Voting unanimously — but reluctantly — the State Board of Education took a big step to continue Idaho’s tuition freeze.
During a virtual meeting Wednesday afternoon, the board directed college and university presidents to work with State Board staff to again freeze tuition for in-state, undergraduate students.
The move comes even though a deadlocked Legislature has not set a higher education budget for next year — and even though conservative lawmakers are pushing to cut state spending on higher ed.
And the move comes amid warnings that a big influx of federal stimulus dollars will fall short of covering the fiscal fallout from the coronavirus pandemic.
“We really are betting that the Legislature is going to do the right thing here,” said board member Kurt Liebich, fearing that a state budget cut would force the four-year schools to cut staff and programs. “I’m really uneasy here.”
“It’s going to hurt,” said Idaho State University President Kevin Satterlee, acknowledging the possibility of staff and program cuts. “But it’s the right thing to do.”
If the freeze remains in place, next year’s in-state undergraduate tuition would break down as follows: University of Idaho, $8,304; Boise State University, $8,068; Idaho State University, $7,872; and Lewis-Clark State College, $6,982.
Idaho’s college and university tuition costs have consistently ranked among the lowest in the nation.
And after the four-year schools agreed to freeze tuition for 2020-21 — the first move of its kind in at least four decades — Idaho moved up in national rankings on college affordability. Idaho now has the sixth-lowest tuition in the nation, up from a No. 8 ranking the previous year, Satterlee said.
Rankings aside, affordability remains a stubborn obstacle, as the state tries to convince more high school graduates to enroll in college. And the pandemic hasn’t helped. Despite this year’s tuition freeze, in-state college and university enrollment dropped by 3 percent this year. For first-year Idaho students, the decrease was 6 percent.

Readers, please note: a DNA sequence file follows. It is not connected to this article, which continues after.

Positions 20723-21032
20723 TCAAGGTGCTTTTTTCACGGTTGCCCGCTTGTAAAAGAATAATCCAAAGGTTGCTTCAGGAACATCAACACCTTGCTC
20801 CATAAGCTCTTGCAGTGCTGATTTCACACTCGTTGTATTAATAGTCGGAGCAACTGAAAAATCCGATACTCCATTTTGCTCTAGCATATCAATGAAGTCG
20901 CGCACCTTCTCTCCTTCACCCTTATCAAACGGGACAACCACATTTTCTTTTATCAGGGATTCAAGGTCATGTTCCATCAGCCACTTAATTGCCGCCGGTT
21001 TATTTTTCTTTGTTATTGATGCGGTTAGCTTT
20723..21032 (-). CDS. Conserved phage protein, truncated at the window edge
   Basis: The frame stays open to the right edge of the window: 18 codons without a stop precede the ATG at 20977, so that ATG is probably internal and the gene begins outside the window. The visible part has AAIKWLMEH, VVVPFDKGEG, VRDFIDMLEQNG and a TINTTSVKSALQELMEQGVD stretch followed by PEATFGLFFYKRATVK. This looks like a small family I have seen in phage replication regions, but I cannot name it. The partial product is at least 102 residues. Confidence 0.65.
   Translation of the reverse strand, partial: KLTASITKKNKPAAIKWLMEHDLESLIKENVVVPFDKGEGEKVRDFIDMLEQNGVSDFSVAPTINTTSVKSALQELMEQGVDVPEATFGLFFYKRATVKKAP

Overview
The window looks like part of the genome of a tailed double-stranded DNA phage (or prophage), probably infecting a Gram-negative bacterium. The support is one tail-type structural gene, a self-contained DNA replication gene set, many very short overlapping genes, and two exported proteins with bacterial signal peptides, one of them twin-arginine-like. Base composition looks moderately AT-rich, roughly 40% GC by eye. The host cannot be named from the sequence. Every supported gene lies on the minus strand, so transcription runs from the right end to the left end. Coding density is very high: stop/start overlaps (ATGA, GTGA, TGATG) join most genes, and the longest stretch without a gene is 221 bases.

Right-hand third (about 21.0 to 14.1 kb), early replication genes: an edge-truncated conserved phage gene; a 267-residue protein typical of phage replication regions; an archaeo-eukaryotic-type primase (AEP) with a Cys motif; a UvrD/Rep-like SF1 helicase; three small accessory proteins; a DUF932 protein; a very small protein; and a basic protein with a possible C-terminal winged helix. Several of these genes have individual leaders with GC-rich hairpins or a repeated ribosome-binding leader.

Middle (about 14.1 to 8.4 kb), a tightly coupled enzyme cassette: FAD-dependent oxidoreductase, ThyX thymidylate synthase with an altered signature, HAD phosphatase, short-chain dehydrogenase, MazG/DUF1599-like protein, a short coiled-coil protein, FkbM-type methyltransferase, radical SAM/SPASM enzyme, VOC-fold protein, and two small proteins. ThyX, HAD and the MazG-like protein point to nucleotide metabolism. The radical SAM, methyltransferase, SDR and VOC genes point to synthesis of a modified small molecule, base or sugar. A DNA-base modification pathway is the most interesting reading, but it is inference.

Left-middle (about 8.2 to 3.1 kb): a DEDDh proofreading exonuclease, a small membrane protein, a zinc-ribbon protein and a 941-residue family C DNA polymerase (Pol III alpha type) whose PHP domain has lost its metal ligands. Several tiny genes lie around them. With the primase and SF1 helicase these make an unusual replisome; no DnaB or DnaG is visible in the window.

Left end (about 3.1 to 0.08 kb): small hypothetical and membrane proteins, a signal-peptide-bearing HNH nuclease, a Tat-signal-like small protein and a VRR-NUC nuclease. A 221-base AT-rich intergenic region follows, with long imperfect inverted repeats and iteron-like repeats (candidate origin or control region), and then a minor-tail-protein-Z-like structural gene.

Holding the line on tuition is a key to attracting Idaho students who put college on hold during the pandemic, Satterlee said. “I want to get them back, and I don’t think I can do that by passing on an increase.”
Before the board voted on the freeze, they got a troubling walkthrough on federal pandemic stimulus funding.
On the one hand, the four four-year schools will receive nearly $81.7 million in institutional aid from the feds — including $43.5 million from the recently passed American Rescue Plan Act. The schools can use this money to offset revenue losses incurred during the pandemic. However, according to State Board estimates, the four schools incurred more than $87 million in revenue losses, $60 million at Boise State alone.
On top of that, the schools took on added expenses during the pandemic, such as personal protective equipment or technology to support online instruction. At Boise State, for example, the added costs came to about $10 million, CFO Mark Heil told the board.
“The federal funding will not bridge the gap for us,” Boise State President Marlene Tromp told the board.
While college and university leaders know what to expect from the feds, they still don’t know what to expect from the Legislature.
Last week, the House overwhelmingly rejected a budget that would have provided $315.2 million in general fund tax dollars to higher ed, mirroring Gov. Brad Little’s recommendation. The budget would have cut $409,000 in social justice program spending from Boise State, shifting the money to Lewis-Clark to cover a second year of tuition freezes. But conservative legislators are pushing to cut higher ed’s bottom line, saying the $409,000 shift doesn’t come close to covering the true costs of social justice programs.
The timing left several State Board members uneasy.
“I think we are getting ahead of the budget,” said state superintendent Sherri Ybarra, who ultimately voted in favor of the freeze.
It’s unclear what the state budget will look like, and it’s even unclear when the Legislature will take another run at coming up with a number. The Joint Finance-Appropriations Committee will meet Thursday morning, but the higher ed budget is not on its agenda.
Still, the State Board didn’t want to wait on addressing the tuition and fee issue, even the board has a two-day meeting scheduled for next week. The board wanted to give college and university leaders some direction, and begin a process that will almost certainly lead to tuition hikes for graduate students and out-of-state students.
“There are no happy solutions here,” State Board member David Hill said. “It’s going to be hard on everybody.”